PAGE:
Nevada Expands Sick Leave to Include “Kin Care”

Employers in the Silver State that provide paid or unpaid sick leave must allow employees to use a portion of that leave for the care of immediate family.

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Young daughter supporting sick mother lying in hospital bed

Nevada employers that provide sick leave — whether paid or unpaid — to employees must allow the workers to use their leave to cover absences because of an injury, illness, or medical appointment for the worker’s immediate family starting October 1.

The new law covers all private employers and applies to employees in Nevada. However, the state statute doesn’t cover employees covered by a collective bargaining agreement.

Immediate family is defined as an employee’s child, foster child, spouse, domestic partner, sibling, parent, mother-in-law, father-in-law, grandchild, grandparent, or stepparent or any person over whom the employee is a legal guardian.

Nevada employers that provide sick leave — whether paid or unpaid — to employees must allow the workers to use their leave to cover absences because of an injury, illness, or medical appointment for the worker’s immediate family starting October 1.

Employer requirements and penalties

Employers are allowed to limit the amount of sick leave that an employee can use to an amount which is equal to the amount of sick leave that the employee accrues during a 6-month period.

Employers cannot retaliate against employees for using their sick leave benefits under the new state law.

There is a posting requirement. Employers must post a bulletin that “clearly” explains the new law in a conspicuous workplace location maintained by the employer.

The state law does not extend the amount of leave to which an employee is entitled under the Family and Medical Leave Act nor does it forbid or preempt an agreement to provide more generous sick leave benefits or paid time off.

Violations of the law are misdemeanors and subject to a $5,000 administrative penalty.

Employers must post a bulletin that “clearly” explains the new law in a conspicuous workplace location maintained by the employer.

State lawmakers noted in the bill that the U.S. Equal Employment Opportunity Commission has determined that “flexible workplace policies enhance employee productivity, reduce absenteeism, lower costs, aid in retention and recruitment of the best talent and may positively affect profits.”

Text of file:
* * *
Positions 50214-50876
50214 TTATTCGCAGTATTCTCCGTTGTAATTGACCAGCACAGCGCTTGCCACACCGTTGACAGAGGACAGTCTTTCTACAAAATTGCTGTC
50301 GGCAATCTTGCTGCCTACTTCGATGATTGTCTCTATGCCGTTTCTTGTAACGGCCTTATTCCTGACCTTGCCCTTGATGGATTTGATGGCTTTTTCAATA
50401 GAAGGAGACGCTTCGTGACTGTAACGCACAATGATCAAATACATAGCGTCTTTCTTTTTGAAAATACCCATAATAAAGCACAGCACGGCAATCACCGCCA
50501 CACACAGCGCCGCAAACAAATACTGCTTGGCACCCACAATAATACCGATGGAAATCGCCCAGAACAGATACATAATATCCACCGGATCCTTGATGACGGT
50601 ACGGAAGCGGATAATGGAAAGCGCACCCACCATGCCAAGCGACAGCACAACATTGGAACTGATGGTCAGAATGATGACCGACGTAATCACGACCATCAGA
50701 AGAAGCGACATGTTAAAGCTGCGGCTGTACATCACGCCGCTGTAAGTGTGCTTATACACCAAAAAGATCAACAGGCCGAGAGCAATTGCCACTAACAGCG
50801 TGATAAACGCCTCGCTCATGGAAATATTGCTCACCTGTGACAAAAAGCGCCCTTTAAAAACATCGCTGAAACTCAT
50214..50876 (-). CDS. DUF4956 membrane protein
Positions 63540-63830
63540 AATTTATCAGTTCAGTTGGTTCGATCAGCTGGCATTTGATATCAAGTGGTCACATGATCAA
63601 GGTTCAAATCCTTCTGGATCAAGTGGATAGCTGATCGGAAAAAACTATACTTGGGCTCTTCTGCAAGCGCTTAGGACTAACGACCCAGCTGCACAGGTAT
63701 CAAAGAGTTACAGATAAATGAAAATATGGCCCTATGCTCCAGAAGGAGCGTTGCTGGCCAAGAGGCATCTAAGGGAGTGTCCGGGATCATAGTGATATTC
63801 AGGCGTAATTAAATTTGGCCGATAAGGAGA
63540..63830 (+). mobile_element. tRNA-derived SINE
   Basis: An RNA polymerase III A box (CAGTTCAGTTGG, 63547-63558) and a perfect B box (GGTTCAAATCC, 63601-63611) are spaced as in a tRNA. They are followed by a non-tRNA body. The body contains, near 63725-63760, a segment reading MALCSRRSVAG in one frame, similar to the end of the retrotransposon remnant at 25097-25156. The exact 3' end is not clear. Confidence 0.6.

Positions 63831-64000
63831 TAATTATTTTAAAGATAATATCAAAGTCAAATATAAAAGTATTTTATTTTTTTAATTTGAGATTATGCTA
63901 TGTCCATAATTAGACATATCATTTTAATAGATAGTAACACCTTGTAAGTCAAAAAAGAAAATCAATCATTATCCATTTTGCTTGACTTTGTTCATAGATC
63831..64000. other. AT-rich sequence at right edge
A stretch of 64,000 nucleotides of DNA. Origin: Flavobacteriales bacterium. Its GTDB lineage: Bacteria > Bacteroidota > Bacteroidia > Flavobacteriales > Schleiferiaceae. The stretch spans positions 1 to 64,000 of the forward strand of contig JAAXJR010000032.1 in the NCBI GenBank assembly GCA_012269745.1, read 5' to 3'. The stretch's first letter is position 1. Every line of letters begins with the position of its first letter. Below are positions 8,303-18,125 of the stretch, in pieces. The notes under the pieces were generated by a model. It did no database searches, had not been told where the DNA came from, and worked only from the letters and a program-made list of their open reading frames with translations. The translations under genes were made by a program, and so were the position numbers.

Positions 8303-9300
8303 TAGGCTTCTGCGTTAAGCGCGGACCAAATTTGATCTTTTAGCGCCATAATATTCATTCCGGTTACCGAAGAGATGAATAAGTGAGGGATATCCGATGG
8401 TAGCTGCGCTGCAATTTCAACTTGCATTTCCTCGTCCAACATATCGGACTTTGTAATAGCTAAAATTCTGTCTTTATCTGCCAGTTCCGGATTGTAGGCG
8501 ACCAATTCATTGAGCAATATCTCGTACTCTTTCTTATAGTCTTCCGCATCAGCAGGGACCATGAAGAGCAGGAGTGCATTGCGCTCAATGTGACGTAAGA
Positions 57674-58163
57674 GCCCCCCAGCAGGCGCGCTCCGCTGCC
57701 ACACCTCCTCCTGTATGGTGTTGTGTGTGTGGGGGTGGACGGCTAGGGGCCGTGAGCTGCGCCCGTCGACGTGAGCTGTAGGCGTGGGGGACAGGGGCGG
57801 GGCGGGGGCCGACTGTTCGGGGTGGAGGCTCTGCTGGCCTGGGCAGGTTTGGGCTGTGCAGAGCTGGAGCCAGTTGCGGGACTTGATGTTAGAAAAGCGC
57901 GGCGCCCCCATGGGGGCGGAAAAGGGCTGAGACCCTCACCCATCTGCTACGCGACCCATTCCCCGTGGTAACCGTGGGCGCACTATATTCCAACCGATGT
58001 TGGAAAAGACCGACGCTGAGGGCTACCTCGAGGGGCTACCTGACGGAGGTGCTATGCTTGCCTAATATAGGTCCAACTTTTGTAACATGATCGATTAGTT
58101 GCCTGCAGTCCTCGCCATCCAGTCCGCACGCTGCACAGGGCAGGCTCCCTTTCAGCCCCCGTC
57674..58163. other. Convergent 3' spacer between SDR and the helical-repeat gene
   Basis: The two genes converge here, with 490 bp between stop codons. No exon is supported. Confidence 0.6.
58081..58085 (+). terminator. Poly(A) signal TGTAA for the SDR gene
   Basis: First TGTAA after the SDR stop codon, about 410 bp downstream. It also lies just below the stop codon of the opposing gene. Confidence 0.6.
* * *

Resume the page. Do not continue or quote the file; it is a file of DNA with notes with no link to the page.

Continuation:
The politicians also mentioned in the bill’s text that 348,000 Nevada family caregivers provided more than 324,000,000 hours of unpaid care in 2013, estimated to be worth more than $4.27 billion while a 2015 survey of registered voters in Nevada revealed that more than 58% of family caregivers in Nevada were employed full-time or part-time while providing care.

Paid leave for COVID-19 vaccinations

Nevada also amended its existing paid leave law this summer to require employers to provide additional paid leave to their employees to receive a COVID-19 vaccination. The law, which went into effect immediately upon the governor’s signing in June 2021, requires that private employers with at least 50 employees provide 2 hours of paid leave for one dose of vaccine. For vaccines that require 2 shots, employers must provide 2 consecutive hours of leave for each workplace absence, for a total of 4 hours of leave. The requirement expires December 31, 2023.

The law does not exempt seasonal, on-call and temporary employees from coverage, nor does it exempt employers that already provide the minimum paid leave required by the state, according to Wendy Medura Krincek and Neil C. Baker, attorneys at Littler Mendelsohn.

Employers that provide a paid clinic on their premises are exempt from the requirement as are employers within the first 2 years of operation.

The attorneys also noted that the law does not specify the rate at which vaccination leave should be paid.

Employers can not retaliate against workers for taking advantage of the paid vaccine leave requirement.

Paid leave for any reason

Both the expansion for kin care and the paid leave vaccine requirement expands the paid leave already required under Silver State law. Nevada became the second state to mandate that some employers must provide paid leave for any reason with a law that went into effect January 1, 2020. Private employers with 50 or more employees in the state are required to provide 40 hours of paid leave for any reason to employees who work 40 hours a week. However, new employers are not required to comply with the law during the first 2 years of operation.

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